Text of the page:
PS: I worked with a brilliant, wonderful, incredible performance artist name Jelili Atiku. He is from Ejigbo, where a couple of my other performances took place and we collaborated on a number of pieces while I was there. After we collaborated on a piece he had created entitled Corpus Collosum, I shared my idea to beg in a market place–an especially striking gesture because begging and panhandling is extremely uncommon in Lagos. We spoke about the manifold cultural implications on either side of the Atlantic, but most importantly, I think we were excited by this gesture’s ability to pose far more questions than it could answer.

AK: Do you have any inspirations for your performance work?
PS: I think I was inspired by all of the awkward situations I have found myself in since I could remember. Those are usually some of the richest. I was also a big fan of Leigh Bowery and David Hammons at the time.

AK: What are working on now and will you be performing again soon?
PS: I recently did a performance inspired by Rachel Dolezol that kind of felt like a continuation of the conversation I was having here. I might perform that again, it is an interactive performance with a component similar to the one I performed at Anthology Film Archive’s “Stories We Tell” Film/Video Event. I perform as a trans-racial person wearing white face makeup and a diasporan mish-mash outfit. Everyone is given my cell phone number, and after a guided meditation they are asked to text me their questions about trans-racial identity. It strikes a weird chord, not quite parody or homage, again posing more questions than it answers. I am also building and painting a series of prayer kneelers shaped like all sorts of cool things like bunnies, UFOs and naked women. I am hoping to do an ongoing piece where I ask people to submit prayer request and I pray for whatever they ask for. I am excited about this one.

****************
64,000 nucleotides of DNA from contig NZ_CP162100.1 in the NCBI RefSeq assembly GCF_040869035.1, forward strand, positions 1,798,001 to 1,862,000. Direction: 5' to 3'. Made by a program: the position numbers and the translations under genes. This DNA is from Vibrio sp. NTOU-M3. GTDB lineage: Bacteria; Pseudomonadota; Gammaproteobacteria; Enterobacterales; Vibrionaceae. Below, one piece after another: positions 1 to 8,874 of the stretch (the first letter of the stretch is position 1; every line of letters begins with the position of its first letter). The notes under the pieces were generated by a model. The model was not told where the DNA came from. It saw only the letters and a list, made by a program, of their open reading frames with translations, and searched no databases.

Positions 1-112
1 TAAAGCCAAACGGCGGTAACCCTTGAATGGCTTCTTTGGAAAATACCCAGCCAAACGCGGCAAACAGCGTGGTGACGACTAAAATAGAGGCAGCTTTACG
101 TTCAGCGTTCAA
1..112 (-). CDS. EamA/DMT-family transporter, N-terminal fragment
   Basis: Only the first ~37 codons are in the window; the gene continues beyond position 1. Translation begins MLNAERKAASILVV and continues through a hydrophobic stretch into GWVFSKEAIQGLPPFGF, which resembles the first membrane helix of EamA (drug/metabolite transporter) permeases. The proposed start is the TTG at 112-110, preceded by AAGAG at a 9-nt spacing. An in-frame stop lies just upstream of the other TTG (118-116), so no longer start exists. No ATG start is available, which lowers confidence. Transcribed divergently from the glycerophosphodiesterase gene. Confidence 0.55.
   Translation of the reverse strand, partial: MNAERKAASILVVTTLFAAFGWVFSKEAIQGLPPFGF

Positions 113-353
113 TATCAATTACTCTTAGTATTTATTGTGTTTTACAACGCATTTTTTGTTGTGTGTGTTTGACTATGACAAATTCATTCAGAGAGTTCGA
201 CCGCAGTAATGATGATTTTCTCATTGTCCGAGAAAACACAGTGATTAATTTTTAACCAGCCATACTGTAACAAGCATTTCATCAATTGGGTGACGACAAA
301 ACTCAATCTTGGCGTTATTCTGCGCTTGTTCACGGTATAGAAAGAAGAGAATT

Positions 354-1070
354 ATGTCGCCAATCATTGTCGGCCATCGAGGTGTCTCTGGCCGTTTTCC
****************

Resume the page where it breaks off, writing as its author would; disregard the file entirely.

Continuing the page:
Please enjoy the unique early work from contemporary video/performance artist Petra Szilagyi. And for more check out their website: